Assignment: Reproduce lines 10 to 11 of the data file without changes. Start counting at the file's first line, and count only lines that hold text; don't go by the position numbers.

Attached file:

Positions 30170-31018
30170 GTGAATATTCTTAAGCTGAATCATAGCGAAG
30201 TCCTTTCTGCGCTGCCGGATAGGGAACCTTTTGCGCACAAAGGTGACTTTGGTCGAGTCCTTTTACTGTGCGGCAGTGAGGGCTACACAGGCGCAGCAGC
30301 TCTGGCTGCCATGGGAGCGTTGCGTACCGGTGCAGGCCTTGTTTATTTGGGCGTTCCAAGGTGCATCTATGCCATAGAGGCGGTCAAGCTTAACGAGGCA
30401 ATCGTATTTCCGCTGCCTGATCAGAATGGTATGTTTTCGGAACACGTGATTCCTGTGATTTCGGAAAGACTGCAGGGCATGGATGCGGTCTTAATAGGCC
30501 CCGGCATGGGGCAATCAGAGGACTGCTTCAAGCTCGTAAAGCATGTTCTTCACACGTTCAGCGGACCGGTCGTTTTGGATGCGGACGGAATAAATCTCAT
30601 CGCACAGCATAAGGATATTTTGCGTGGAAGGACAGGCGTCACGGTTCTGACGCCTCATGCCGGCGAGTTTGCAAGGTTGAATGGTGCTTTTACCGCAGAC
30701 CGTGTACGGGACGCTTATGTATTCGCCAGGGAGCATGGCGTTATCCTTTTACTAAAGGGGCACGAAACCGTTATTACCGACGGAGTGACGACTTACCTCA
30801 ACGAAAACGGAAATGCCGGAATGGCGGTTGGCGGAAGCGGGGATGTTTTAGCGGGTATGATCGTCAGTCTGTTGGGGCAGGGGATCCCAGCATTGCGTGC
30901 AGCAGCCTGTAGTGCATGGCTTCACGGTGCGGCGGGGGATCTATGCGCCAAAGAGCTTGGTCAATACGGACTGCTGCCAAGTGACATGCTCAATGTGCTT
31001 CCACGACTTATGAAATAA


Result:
30901 AGCAGCCTGTAGTGCATGGCTTCACGGTGCGGCGGGGGATCTATGCGCCAAAGAGCTTGGTCAATACGGACTGCTGCCAAGTGACATGCTCAATGTGCTT
31001 CCACGACTTATGAAATAA